I flashed out another draft and was back in the Cardinal’s office a few minutes later. He looked at my new version, approved it, and out it went in the evening mail bag.
What, you might be asking, did I write in that second draft to that bishop? It was not long. It was not complicated.
I apologized to him for our part in making the correspondence so difficult and then said along this line,
“Your Excellency, so many good people in your diocese simply want to have access to Holy Mass according to the 1962 Missale Romanum. Will you please, Your Excellency, not open your heart for them and give them what they want? They would be so happy. Sending prayerful best wishes for, etc. etc.”
Some time later we received a note from one of the faithful in that bishop’s diocese who had been involved in the feud and tension. He thanked us for what we did, and related that, not only had this über-lib, tradition-hating bishop given the required permission for the Traditional Mass, but he came to them and he said it himself.
I was stunned, but I don’t think the Cardinal was.
To this day, my heart gets chilly and I often fail in charity. But I am, I trust, a work in progress. But that was was an important life lesson. I learned that, in the matter especially of the dynamics of tradition, the heart is an important lens through which to view complicated conflicts. This is because, I am convinced, the Enemy knows that he cannot succeed if we succeed in renewing the life of the Church through a recovery of our traditional liturgical rites. So the Devil is going to fuel feuds, create strife, harden hearts. Moreover, Old Scratch and demons are the ultimate lawyers. If they can keep us quibbling and mired in the details, we are rendered ineffective.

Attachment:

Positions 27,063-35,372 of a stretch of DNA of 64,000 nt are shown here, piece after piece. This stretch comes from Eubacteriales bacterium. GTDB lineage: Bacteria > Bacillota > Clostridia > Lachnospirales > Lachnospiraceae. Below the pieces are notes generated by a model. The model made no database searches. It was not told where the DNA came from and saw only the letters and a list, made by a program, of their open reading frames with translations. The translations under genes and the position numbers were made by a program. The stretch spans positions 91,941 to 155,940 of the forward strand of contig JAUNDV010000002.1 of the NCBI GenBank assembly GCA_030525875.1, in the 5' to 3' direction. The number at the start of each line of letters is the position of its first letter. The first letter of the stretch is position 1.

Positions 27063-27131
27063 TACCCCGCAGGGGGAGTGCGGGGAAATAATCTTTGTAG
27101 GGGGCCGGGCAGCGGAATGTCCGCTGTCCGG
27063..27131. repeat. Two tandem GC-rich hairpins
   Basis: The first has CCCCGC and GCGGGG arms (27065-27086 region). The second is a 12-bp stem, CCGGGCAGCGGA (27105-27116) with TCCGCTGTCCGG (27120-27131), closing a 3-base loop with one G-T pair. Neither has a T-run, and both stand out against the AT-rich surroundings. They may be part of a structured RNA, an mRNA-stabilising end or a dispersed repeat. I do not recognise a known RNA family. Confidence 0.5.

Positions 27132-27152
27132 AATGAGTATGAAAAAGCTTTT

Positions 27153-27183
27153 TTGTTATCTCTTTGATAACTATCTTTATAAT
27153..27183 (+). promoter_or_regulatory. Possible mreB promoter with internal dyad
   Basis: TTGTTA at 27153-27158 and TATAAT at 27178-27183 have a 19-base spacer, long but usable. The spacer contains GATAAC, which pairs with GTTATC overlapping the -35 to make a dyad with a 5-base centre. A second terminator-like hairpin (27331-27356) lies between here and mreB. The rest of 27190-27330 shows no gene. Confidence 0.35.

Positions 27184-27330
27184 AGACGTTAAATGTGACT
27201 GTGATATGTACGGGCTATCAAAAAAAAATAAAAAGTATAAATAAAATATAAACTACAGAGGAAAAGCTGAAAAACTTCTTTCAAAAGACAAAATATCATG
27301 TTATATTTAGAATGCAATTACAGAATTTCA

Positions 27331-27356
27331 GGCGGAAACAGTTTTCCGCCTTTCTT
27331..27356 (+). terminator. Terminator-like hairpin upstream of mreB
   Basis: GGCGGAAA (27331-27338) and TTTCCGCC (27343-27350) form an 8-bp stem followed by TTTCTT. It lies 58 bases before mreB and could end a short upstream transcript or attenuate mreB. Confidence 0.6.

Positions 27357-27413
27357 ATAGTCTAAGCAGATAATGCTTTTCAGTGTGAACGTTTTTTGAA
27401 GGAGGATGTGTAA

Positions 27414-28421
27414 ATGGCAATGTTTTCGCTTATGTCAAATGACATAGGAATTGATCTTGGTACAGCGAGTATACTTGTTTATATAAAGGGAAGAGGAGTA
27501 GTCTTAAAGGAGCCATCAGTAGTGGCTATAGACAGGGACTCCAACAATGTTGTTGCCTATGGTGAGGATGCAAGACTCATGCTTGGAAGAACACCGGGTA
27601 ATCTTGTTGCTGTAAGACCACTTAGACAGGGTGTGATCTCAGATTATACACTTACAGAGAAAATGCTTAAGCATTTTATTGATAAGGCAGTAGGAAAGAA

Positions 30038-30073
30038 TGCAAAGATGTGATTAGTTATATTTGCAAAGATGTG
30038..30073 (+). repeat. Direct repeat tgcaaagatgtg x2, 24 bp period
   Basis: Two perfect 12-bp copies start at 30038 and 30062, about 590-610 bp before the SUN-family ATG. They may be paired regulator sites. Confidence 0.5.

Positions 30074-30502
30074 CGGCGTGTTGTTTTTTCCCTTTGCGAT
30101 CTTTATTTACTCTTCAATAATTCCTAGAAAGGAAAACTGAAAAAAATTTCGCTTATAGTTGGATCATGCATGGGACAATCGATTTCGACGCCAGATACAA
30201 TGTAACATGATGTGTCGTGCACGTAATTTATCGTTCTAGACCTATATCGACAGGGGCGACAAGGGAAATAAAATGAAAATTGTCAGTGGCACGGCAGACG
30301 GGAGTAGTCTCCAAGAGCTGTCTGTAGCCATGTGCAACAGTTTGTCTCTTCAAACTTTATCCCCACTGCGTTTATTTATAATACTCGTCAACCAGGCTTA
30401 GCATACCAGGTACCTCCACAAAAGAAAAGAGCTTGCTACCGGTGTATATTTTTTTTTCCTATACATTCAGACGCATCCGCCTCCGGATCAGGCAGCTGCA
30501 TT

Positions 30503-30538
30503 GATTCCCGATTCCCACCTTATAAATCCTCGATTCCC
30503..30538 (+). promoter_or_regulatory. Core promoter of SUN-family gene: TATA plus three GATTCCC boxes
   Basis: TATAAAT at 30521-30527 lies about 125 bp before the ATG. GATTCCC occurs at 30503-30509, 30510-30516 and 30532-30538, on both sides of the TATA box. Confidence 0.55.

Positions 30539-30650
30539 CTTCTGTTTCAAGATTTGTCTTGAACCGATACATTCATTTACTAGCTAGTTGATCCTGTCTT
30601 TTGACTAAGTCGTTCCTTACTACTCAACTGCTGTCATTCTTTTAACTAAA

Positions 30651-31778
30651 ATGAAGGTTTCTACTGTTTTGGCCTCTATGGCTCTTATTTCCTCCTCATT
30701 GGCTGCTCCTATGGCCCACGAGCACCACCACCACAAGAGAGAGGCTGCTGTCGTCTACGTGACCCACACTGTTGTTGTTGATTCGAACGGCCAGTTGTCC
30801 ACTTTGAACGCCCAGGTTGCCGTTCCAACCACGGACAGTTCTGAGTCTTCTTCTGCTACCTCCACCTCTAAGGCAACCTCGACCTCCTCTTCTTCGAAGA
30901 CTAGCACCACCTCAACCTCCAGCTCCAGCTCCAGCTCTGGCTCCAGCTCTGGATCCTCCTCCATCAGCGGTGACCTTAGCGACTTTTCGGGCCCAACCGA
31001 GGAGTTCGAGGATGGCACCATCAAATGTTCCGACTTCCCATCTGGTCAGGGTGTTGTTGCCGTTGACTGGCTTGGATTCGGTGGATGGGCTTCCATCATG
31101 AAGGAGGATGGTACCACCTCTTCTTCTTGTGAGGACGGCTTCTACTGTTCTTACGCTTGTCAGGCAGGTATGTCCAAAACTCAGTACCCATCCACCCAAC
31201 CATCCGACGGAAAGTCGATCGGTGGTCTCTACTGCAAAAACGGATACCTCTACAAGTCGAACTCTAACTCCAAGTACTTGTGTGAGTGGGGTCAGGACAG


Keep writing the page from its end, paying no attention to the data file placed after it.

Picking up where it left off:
Recovery of our identity is just as much a matter of the heart as it is a matter of stuff we can grind about in our heads.
I could tell story after story like the one above. I also have many tales about the zeal of good SSPX priests whom we helped out at Ecclesia Dei, and whom I personally got to know. What a lot of people today don’t understand is what the atmosphere of those times was like, especially in certain countries. The hostility and vindictiveness of bishops and priests in positions of power was nothing short of diabolical. It was far worse in Europe than it was in these USA back then. And, these days, especially in these USA, the situation is now very much improved.
Hence, it is really hard, especially for the young who haven’t been in the trenches, newcomers, as it were, to take in all these matters, and especially for lay people, to understand these matters from within.
This is why I think that some whippersnappers out there should put a sock in it for a little while and… please… open their hearts to the matter.
I urge every one just to unclench about the SSPX. Could you, please?
The situation of the SSPX is complicated. It is anomalous. It is evolving.
The moderation queue is ON.